One Small Scene: “A Quiet Thing”

“It is such a quiet thing.
To fall.
But far more terrible, is to admit it.”

Kreia, Darth Traya, possibly Arren Kae are all names belonging to a unique Star Wars character. Perhaps the most fleshed out mentor in all of the Expanded Universe; and also an utter inversion. Among many of her schemes, lies, and arguments are the confrontation with the ‘last Jedi’ of KOTOR II, Atris. And after exposing her fallen nature and probing at the nature of this corruption, these lines are spoken from one antagonist to in one of her last scenes ending charades, bringing many realisations and mysteries to light.

This simple philosophical statement delivered with potency has led to it being quoted and remembered as one line of many, coming from a thespian, grandiose character imposing opinion and will. It is worth noting as much as the speaker whom Kreia is speaking to, facing the now revealed to be open antagonist Atris with her hypocritical notions of purity and light laid bare, meditating among screaming artefacts and rotted in corruption from the inside. The contrast of age and youth, white and brown, a deliberate veneer of open villainy against the false idol.

The delivery Sara Kestelman exudes is the female counterpart to Ian McDiarmid, and I am perfectly aware of what I suggest with the comparison. Her delivery exceeds that of most voice actors or actresses, a frankly fantastic ability which brings out every single word on her script. A lot of the script is layered with the emotive talent that she brings. This is achieved perhaps ironically by the same versatility in her tone as Palpatine. Mutable. Informative, authoritative, with the ability to argue, challenge, and turn from harsh tutor to malicious villain.

Both characters are betrayers, who are written to be unlikeable -or at least argumentative and combative with the protagonist- and the interesting parallels between them. Kreia is a teacher, one of the series’ most detailed examples of actually providing verbal training in-universe. She is also the primary antagonist. The other woman within this scene, Atris is an interesting example of how this story plays with the emotions and assumptions of antagonization, not simply being an antagonist, but the emotions and obstruction an opponent creates.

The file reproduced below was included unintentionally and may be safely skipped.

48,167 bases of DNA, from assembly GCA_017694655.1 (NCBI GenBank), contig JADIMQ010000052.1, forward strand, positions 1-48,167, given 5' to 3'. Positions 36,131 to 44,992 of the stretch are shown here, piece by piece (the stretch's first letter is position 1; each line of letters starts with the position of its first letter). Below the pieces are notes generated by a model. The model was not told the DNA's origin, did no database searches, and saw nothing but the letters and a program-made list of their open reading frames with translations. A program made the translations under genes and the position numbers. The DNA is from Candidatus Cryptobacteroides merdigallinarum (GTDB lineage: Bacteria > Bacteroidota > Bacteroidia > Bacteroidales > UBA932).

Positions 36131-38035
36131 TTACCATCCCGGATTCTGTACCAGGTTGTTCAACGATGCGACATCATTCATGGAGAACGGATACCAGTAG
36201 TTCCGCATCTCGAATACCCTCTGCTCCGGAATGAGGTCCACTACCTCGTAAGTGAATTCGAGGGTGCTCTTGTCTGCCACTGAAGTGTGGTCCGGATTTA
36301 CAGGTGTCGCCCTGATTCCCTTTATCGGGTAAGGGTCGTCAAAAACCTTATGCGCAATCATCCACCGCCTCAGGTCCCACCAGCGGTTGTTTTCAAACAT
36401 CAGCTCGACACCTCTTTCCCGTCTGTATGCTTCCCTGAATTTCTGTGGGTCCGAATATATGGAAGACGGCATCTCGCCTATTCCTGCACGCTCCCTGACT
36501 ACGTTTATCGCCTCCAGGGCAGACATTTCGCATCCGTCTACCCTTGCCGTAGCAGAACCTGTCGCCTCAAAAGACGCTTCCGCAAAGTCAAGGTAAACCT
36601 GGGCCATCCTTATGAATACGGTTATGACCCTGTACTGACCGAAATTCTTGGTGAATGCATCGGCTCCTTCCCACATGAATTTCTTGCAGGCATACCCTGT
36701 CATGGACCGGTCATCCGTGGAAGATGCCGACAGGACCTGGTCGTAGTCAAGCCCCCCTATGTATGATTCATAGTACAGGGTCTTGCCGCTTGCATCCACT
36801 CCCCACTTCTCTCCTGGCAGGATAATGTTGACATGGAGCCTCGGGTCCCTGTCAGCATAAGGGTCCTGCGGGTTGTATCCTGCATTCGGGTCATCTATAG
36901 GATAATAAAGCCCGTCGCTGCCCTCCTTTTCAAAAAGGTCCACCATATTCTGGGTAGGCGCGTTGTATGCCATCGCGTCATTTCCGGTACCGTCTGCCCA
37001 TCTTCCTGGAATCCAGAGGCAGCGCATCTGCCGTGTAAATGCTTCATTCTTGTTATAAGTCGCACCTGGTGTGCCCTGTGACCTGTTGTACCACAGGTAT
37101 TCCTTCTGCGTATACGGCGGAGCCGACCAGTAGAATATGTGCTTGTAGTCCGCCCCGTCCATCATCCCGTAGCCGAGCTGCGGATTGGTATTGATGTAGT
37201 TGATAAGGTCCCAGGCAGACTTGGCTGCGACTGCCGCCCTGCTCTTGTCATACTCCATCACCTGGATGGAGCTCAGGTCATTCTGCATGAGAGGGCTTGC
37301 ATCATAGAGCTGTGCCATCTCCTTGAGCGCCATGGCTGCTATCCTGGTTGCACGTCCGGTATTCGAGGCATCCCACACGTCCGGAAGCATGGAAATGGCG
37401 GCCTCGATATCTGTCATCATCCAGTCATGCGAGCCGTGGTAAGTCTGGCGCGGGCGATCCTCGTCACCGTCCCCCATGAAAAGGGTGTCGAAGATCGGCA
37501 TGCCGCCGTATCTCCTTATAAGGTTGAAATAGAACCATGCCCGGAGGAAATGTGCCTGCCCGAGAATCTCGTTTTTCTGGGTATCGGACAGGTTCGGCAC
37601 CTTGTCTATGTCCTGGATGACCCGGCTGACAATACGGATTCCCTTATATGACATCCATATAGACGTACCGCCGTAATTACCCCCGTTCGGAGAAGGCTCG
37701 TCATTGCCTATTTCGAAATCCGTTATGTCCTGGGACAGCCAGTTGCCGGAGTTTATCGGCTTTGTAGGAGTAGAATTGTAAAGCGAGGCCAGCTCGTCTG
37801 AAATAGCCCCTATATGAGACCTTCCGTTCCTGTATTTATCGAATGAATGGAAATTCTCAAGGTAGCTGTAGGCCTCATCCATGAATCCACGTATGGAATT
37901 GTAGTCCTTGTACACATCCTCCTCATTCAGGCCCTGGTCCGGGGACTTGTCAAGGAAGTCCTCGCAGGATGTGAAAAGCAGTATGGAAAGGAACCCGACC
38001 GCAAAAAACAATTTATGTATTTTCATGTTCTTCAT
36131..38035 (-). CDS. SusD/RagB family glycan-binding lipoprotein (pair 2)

Atris is objectively, in the sense of her plans and the plot, a side villain. Not a Sith Lord, and not the final boss. However, she is also easily the most antagonistic, patronising, and difficult to like characters by merit of her condescension and hypocrisy. She elicits more distain than the egomaniac Kreia so certain of herself that she could destroy the energy binding life together in her attempt to harness Malachor V, because Atris’s plan is blanketed by her intentions, the utility of her philosophy, and a probably non-existent ‘openness’. Kreia is uncompromising, confident, and prone to violence or manipulation to force her will. And yet here, she provides the element which makes her character enjoyable to so many people; her sense of neutrality and rumination.

At its core, the statement is made one villain to another, but it speaks to a common element within all Star Wars stories, and to all tragedies. The fall. And within KOTOR II, it’s one of the more famous sayings of a villain comfortable in the role of a malevolent advisor. A teacher who enjoys mentioning contrasts or evaluating manipulation and deviousness, as part of imparting wisdom, as part of a greater scheme to make her disciples tenacious leaders or weapons.